Oct. 9: Should schools share the money they fundraise?
Should schools share their fundraising profits with others in their districts whose families cannot afford to do the same?
That was the main question tackled by Davis-based Jill Duman, "a journalist, parent and part-time playground attendant," in an opinion piece in Sunday's Sacramento Bee.
The point is to give all students quality and equitable schooling. When bake sale dollars are being used to hire teacher aides, refurbish computers, maintain arts programs, better-off schools will be able to fill in the holes where the state and federal budgets have not.
"To me, it speaks to an erosion of the principle that public schools are going to be funded through a common public fund, that no matter what town you are in, you are going to have the same chance to be successful," said IDEA Director John Rogers.
As IDEA noted in our 2011 Educational Opportunity Report, there is a great discrepancy in the amount of fundraising between low-, middle- and high-income communities. Schools with high poverty (noted by the number of students in free- or reduced-price lunch program) raised an average of $5,000, whereas more well-off schools raised up to $100,000.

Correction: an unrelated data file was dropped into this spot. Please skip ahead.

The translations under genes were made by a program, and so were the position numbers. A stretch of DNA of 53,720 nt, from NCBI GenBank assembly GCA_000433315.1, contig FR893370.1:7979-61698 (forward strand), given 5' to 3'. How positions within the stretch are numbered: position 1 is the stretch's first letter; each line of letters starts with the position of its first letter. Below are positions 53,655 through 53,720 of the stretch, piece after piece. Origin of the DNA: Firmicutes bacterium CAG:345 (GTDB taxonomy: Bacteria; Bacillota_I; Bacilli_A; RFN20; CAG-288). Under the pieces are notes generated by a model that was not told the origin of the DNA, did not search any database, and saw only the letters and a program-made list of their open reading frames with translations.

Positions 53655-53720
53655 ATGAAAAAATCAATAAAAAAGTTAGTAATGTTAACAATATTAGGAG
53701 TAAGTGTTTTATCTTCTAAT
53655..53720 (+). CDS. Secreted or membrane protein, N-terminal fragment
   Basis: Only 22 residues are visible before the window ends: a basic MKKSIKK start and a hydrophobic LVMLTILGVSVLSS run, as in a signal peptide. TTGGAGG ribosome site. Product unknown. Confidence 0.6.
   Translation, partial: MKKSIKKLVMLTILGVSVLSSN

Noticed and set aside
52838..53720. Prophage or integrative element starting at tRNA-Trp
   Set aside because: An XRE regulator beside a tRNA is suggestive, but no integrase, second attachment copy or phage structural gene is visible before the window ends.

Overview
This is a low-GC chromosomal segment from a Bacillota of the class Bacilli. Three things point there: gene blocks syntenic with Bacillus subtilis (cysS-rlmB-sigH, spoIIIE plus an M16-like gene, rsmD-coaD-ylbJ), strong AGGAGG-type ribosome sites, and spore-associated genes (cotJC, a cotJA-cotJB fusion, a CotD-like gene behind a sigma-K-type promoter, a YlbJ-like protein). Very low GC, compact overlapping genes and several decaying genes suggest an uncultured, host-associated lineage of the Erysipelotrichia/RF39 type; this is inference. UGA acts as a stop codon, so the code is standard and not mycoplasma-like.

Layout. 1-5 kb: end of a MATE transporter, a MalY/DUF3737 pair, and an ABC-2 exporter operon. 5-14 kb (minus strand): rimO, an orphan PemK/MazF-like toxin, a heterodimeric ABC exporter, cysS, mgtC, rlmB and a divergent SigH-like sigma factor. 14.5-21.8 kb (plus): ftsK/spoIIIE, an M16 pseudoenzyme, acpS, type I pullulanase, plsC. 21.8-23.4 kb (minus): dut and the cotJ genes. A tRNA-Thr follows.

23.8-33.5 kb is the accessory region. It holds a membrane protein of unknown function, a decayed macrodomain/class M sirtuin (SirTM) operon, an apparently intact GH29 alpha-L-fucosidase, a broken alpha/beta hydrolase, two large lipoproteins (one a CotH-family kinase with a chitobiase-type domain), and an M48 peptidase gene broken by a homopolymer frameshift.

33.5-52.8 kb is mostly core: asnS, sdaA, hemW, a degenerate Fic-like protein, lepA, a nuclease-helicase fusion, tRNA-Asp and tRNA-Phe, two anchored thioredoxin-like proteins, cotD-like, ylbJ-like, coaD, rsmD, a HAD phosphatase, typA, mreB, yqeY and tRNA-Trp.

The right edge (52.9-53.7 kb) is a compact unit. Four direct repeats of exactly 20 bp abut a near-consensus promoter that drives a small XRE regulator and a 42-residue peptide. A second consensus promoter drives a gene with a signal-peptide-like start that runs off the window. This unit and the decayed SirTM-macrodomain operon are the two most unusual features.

According to Duman, this reality prompted one Northern California school district to change its policy so that money raised at any one of its three elementary schools would be shared equally. But others think hard-earned funds should stay with the students, parents and campus that fundraised for them.
Read the full op-ed: The Conversation: Should the haves share the dollars they raise with the have-nots?